Brownfield sites are becoming an increasingly popular option for new-build residential and commercial developments. However, as the land can be contaminated from previous industrial use and possible chemical exposure, there are a number of considerations contractors and engineers must address to ensure drainage solutions remain viable. Here, Joana Januseviciute, product manager for clayware at Hepworth Clay, discusses how tried-and-tested clay drainage is an ideal solution.
The latest on brownfield sites
There are currently over 66,000 hectares of possible brownfield sites in England alone, with around a third of these located in Greater London, the South East and the East. With the introduction of Brownfield Land Registers setting out clear, up to date information and cases of planning permission for housing and commercial developments across the UK, it’s predicted that development on brownfield sites will rise considerably over the coming years. This will go some way to alleviating the current housing crisis. Land Remediation Tax Relief, which allows developers to claim relief of 150 per cent for costs incurred cleaning up contaminated land, also serves as an attractive incentive to build on brownfield land.
As brownfield sites are known to be low cost when it comes to purchasing the land, builders and investors are particularly interested in redeveloping these sites. In comparison to greenfield sites, they also typically become available much quicker, making the process from buying to developing much faster. However, they can have potential contamination from their previous use, often from industrial waste and pollution, and in some cases exposure to harsh chemicals. This means residential and commercial repurposing can become a challenge in several areas, particularly when it comes to below-ground drainage.
That’s why it’s important for contractors to thoroughly assess the land in question, which includes surveys on the soil. Once the survey is completed, a course of action can be decided on, as it will then be known if it’s possible to remove all the contaminants from the ground. However, if this is not feasible, an appropriate below-ground pipe system that’s able to withstand the leftover contaminants and chemicals can be specified accordingly. Clay has the ability to cope with most residual contaminants, often making it the ideal choice, although contractors can seek guidance from the manufacturer of the pipe system in regards to suitability for their specific project.
If there is residual contamination, it’s also important that contractors specify the correct coupling, such as the nitrile seals used in Hepworth Clay products. The nitrile sealing ring is capable of resisting contamination involving oil and petrol type (hydrocarbon) contamination, which is a concern found on many brownfield redevelopment sites, especially if the land was previously used for military or industrial purposes. By knowing the seal is just as strong as the pipe, developers can rest assured knowing their pipe systems are water-tight.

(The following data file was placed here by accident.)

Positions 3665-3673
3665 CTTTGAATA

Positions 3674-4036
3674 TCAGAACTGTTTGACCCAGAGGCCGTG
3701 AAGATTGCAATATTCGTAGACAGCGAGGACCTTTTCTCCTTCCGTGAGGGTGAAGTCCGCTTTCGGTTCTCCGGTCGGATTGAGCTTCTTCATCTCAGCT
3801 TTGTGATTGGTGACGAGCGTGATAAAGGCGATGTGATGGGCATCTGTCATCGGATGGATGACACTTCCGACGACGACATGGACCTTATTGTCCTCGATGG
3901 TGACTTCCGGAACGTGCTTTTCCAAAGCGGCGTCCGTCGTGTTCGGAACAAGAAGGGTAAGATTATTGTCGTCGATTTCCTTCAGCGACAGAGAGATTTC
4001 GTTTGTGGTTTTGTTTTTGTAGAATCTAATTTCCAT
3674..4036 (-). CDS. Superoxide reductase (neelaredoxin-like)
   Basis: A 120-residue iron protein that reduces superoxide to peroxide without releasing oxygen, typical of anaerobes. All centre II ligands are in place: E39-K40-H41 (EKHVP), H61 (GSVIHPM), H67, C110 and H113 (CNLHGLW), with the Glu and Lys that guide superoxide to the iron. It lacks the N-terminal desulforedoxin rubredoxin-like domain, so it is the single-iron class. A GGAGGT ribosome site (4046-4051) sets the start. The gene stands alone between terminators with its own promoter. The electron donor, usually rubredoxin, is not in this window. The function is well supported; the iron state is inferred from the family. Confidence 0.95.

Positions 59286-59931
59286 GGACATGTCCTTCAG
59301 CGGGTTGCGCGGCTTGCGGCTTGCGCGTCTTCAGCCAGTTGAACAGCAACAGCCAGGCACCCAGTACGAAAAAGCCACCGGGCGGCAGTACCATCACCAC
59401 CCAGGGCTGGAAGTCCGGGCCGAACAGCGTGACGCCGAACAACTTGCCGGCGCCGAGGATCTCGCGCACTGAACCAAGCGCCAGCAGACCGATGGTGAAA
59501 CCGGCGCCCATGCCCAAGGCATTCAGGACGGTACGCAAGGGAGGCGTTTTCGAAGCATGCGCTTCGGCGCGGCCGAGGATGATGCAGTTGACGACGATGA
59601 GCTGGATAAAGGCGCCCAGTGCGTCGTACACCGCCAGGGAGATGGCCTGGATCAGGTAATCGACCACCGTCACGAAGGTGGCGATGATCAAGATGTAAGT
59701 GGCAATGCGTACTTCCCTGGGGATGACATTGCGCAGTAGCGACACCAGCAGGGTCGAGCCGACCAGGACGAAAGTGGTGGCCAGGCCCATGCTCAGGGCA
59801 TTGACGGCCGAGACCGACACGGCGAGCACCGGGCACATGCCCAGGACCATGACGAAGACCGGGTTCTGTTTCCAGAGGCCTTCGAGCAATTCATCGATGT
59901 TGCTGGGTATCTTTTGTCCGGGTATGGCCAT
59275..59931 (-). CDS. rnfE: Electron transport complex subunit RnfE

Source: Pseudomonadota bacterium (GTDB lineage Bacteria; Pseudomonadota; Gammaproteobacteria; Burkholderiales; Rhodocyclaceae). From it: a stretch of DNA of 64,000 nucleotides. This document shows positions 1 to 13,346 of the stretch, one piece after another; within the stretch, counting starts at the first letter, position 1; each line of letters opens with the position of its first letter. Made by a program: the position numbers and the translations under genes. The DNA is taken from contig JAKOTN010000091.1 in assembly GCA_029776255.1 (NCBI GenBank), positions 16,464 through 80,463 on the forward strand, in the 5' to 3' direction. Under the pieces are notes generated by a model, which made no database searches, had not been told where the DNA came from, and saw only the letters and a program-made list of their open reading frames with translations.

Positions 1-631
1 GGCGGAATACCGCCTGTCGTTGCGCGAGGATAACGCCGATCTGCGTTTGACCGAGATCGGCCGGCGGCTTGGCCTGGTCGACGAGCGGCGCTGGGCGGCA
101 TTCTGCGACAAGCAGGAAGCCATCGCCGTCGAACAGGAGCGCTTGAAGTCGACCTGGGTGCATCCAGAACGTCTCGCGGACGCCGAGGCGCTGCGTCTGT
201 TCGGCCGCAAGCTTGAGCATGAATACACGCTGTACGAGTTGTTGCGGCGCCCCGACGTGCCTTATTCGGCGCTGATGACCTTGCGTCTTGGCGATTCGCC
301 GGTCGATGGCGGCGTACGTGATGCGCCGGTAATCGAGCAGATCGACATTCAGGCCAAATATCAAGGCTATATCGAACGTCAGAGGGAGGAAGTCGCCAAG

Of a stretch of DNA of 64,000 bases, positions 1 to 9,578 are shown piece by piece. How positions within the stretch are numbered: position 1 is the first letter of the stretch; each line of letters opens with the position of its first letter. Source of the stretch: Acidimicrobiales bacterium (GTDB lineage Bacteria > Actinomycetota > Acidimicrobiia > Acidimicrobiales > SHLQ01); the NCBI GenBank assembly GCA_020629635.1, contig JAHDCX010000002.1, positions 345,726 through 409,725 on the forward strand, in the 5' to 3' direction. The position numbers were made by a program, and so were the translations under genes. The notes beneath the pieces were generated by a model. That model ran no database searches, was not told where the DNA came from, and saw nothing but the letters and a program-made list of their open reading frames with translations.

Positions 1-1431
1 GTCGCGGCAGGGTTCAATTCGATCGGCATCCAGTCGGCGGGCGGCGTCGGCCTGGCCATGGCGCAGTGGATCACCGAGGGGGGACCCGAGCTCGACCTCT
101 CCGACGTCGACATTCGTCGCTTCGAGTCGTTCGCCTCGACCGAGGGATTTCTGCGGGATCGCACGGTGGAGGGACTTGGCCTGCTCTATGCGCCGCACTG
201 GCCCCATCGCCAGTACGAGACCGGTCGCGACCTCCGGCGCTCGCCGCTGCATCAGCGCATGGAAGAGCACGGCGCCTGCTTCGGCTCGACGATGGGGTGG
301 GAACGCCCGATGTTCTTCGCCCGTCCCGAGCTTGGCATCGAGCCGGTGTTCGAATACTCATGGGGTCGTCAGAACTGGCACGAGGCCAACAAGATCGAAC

Why clay piping?
Due to its inert nature and 100 per cent natural make up, the clay pipes are impervious and resistant to practically all chemicals and compounds that may be found in the ground, with the exception of hydrofluoric acid (HF). Boasting an average lifespan of more than 100 years, it’s also a remarkably reliable and durable solution. This longevity is due to the material characteristics and strength of vitrified clay pipe and fittings, which does not change after the installation process. Clay pipes are also capable of withstanding most structural situations, providing trouble-free performance in the most arduous of conditions.
Additionally, the benefits of clay piping go even further than longevity and can even make ongoing maintenance much easier. The clay material can withstand extremely high pressures when it comes to jet washing, ensuring any blockages can be cleared and regular maintenance carried out without any trouble. This gives contractors working on brownfield sites reassurance that they are investing in a high-quality, sustainable solution that they won’t have to spend further costs on for replacements or extensive repairs in the future.
Sustainable new builds for the future
With the ongoing housing crisis and growing UK population, it’s clear that measures need to be put in place to address housing needs. In England alone, it’s been predicted that three million new homes must be built over the next 20 years to combat the shortage, meaning the pressure is on to find areas where these new homes can be built. Brownfield sites are becoming a more attractive proposition as land becomes available, making it vital that engineers consider ways to ensure these new sites are safe, reliable and attractive places to live.
Choosing a high-quality drainage solution, like clay piping, is a key consideration during the process of developing brownfield sites, whether that be for a residential or commercial project. By choosing the correct below-ground drainage, you can ensure eco-friendliness, low costs and long-term sustainability for a project, all without compromising on quality.